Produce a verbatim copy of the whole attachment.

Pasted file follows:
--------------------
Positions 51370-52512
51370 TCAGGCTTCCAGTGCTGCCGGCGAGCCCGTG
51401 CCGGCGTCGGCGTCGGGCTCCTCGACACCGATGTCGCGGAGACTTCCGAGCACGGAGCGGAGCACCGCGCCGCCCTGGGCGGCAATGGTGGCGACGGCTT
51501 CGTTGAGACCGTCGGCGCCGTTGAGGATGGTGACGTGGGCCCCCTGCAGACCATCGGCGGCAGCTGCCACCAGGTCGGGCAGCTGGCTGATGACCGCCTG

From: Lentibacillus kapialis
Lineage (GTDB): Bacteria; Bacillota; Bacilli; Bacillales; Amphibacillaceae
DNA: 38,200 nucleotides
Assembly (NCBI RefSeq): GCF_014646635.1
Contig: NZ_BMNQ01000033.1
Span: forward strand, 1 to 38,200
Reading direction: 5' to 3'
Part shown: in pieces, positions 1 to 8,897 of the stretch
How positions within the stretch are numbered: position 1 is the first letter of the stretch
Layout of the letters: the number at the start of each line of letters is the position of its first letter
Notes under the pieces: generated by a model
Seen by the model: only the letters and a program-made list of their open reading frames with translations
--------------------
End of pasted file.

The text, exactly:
Positions 51370-52512
51370 TCAGGCTTCCAGTGCTGCCGGCGAGCCCGTG
51401 CCGGCGTCGGCGTCGGGCTCCTCGACACCGATGTCGCGGAGACTTCCGAGCACGGAGCGGAGCACCGCGCCGCCCTGGGCGGCAATGGTGGCGACGGCTT
51501 CGTTGAGACCGTCGGCGCCGTTGAGGATGGTGACGTGGGCCCCCTGCAGACCATCGGCGGCAGCTGCCACCAGGTCGGGCAGCTGGCTGATGACCGCCTG

From: Lentibacillus kapialis
Lineage (GTDB): Bacteria; Bacillota; Bacilli; Bacillales; Amphibacillaceae
DNA: 38,200 nucleotides
Assembly (NCBI RefSeq): GCF_014646635.1
Contig: NZ_BMNQ01000033.1
Span: forward strand, 1 to 38,200
Reading direction: 5' to 3'
Part shown: in pieces, positions 1 to 8,897 of the stretch
How positions within the stretch are numbered: position 1 is the first letter of the stretch
Layout of the letters: the number at the start of each line of letters is the position of its first letter
Notes under the pieces: generated by a model
Seen by the model: only the letters and a program-made list of their open reading frames with translations